Yes, the game features the immense pressure of academic stress; getting merely average grades — like a “B” grade for your mock tests — will only leave your parents frowning in disapproval. But it also highlights warmer, funnier, and more unexpected details, too.

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Originally released in September 2018, the game first garnered attention for rapidly scaling the Steam charts as a Chinese language-only title, even outselling AAA games like Fallout 4 and Civilization 5 for a period of time. Its story is comparably smaller than surviving the post-apocalypse or ruling the world. Starting as a wee toddler, players have to maximize their stats as much as possible — IQ, EQ, constitution, memory, and imagination — and ace their exams without crumbling from sheer pressure. All these efforts are in preparation of the annual university entrance exam known as the gaokao, which players must sit for in the game’s finale.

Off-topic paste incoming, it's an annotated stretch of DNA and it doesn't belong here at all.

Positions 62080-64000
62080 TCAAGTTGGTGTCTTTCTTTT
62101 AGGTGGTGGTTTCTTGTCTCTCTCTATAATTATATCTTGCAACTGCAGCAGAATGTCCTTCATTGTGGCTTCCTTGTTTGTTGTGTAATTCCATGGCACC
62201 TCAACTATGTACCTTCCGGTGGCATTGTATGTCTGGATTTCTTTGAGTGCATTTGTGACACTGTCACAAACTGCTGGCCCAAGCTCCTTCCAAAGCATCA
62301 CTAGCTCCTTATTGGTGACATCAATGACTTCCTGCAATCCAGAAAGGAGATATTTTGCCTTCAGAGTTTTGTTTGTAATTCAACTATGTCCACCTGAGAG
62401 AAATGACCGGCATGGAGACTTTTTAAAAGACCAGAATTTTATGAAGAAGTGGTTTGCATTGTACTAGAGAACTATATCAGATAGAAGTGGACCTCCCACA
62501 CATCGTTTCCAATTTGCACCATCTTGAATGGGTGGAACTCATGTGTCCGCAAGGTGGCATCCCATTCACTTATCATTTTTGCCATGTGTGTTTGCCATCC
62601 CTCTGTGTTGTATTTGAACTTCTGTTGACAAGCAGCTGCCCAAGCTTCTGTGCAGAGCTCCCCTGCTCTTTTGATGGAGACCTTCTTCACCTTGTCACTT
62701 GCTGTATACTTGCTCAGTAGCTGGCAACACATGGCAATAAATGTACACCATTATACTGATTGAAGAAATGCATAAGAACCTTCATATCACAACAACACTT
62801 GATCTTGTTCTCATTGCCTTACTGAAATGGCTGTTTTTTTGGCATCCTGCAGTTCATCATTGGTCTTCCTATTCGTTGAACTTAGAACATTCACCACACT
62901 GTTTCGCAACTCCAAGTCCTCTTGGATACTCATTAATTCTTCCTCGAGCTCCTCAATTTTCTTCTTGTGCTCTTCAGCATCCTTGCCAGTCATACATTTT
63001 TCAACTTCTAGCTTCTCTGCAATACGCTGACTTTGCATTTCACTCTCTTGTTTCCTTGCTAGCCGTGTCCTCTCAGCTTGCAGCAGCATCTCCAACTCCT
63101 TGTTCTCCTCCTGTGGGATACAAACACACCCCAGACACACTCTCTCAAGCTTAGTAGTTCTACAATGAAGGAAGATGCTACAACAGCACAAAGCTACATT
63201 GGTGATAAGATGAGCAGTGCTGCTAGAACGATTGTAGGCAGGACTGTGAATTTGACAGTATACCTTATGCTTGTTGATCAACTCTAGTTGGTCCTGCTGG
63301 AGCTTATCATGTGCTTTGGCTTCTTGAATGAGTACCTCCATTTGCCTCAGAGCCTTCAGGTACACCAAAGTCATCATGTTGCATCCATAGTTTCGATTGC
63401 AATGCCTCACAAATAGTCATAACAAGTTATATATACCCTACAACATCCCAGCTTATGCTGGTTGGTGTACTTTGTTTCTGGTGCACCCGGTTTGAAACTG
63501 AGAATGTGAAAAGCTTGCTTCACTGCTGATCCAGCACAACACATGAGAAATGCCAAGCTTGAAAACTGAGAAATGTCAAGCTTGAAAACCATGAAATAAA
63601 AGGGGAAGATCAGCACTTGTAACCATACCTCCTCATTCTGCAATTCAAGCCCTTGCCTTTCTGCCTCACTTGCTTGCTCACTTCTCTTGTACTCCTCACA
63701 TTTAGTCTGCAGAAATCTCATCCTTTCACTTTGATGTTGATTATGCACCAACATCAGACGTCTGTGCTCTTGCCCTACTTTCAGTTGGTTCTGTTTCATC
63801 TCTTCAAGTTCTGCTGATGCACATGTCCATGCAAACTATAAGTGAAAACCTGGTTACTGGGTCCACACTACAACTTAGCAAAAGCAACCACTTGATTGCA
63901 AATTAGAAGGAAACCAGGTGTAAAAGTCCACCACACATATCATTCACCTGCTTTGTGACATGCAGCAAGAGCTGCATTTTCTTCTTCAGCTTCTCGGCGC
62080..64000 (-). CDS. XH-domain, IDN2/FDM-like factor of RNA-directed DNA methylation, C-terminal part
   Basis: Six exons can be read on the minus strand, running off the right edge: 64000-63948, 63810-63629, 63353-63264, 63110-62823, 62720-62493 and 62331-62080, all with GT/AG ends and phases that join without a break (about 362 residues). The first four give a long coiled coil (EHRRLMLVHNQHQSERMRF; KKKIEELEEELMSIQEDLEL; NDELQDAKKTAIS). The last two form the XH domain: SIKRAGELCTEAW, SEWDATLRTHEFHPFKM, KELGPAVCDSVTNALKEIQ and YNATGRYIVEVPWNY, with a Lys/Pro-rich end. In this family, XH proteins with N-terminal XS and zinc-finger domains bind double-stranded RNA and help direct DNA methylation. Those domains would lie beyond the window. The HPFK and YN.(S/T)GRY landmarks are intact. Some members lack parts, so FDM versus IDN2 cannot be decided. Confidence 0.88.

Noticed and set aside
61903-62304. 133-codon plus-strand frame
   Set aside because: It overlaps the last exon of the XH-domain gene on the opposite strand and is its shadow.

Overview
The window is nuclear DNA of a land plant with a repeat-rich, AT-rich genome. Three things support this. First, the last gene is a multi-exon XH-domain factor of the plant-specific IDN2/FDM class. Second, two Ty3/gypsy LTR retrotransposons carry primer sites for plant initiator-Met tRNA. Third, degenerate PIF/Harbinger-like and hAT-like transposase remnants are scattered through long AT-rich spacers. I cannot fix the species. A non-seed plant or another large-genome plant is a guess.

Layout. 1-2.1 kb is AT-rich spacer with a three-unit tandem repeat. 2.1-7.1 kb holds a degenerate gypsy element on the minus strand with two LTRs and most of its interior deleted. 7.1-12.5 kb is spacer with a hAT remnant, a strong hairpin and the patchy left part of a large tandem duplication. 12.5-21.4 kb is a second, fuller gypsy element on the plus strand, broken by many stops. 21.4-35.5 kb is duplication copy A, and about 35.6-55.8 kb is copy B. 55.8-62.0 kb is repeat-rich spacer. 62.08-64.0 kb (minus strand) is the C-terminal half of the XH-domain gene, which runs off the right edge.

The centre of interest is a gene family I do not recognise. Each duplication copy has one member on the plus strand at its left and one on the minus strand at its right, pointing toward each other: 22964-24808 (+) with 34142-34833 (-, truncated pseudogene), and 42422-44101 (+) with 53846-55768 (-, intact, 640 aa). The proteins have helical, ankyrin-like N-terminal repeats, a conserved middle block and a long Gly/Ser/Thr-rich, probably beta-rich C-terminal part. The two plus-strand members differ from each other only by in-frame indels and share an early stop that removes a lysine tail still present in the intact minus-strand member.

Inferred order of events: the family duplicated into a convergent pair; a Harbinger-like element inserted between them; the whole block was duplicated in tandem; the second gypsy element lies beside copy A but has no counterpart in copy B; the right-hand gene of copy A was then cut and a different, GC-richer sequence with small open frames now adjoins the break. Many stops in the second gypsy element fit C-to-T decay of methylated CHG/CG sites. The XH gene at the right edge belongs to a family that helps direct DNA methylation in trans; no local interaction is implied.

In China, the gaokao is the only means toward higher education for students, and is also one of the few ways families from lower socio-economic backgrounds can secure a better life for themselves, since it offers their children the rare opportunity to enroll into a prestigious university. Since this exam determines the course of a student’s future in China, the academic stress can be overwhelming. It’s in this context that you’ll be going through the mill of juggling parental expectations and your stress levels in Chinese Parents, which can rise to debilitating heights if you’re not careful.